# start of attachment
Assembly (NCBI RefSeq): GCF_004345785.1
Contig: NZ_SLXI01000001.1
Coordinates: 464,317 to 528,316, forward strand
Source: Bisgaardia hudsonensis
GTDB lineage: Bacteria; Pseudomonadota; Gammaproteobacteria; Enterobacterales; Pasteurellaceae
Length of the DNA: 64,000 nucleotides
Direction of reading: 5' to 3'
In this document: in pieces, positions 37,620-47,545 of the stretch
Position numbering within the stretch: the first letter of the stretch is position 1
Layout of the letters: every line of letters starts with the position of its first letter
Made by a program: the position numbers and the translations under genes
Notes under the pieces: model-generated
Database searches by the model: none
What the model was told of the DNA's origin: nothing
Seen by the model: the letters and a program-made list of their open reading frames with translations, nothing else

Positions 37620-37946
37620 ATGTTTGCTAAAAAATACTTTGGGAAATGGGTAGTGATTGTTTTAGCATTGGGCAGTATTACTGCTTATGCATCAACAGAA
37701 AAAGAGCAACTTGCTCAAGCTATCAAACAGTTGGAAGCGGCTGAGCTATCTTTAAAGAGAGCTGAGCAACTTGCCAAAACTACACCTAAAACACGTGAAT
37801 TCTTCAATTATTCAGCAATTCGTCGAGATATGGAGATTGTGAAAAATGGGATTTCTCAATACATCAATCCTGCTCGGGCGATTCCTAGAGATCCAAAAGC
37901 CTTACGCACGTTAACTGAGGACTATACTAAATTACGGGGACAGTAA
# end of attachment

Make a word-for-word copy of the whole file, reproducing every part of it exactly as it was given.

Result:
Assembly (NCBI RefSeq): GCF_004345785.1
Contig: NZ_SLXI01000001.1
Coordinates: 464,317 to 528,316, forward strand
Source: Bisgaardia hudsonensis
GTDB lineage: Bacteria; Pseudomonadota; Gammaproteobacteria; Enterobacterales; Pasteurellaceae
Length of the DNA: 64,000 nucleotides
Direction of reading: 5' to 3'
In this document: in pieces, positions 37,620-47,545 of the stretch
Position numbering within the stretch: the first letter of the stretch is position 1
Layout of the letters: every line of letters starts with the position of its first letter
Made by a program: the position numbers and the translations under genes
Notes under the pieces: model-generated
Database searches by the model: none
What the model was told of the DNA's origin: nothing
Seen by the model: the letters and a program-made list of their open reading frames with translations, nothing else

Positions 37620-37946
37620 ATGTTTGCTAAAAAATACTTTGGGAAATGGGTAGTGATTGTTTTAGCATTGGGCAGTATTACTGCTTATGCATCAACAGAA
37701 AAAGAGCAACTTGCTCAAGCTATCAAACAGTTGGAAGCGGCTGAGCTATCTTTAAAGAGAGCTGAGCAACTTGCCAAAACTACACCTAAAACACGTGAAT
37801 TCTTCAATTATTCAGCAATTCGTCGAGATATGGAGATTGTGAAAAATGGGATTTCTCAATACATCAATCCTGCTCGGGCGATTCCTAGAGATCCAAAAGC
37901 CTTACGCACGTTAACTGAGGACTATACTAAATTACGGGGACAGTAA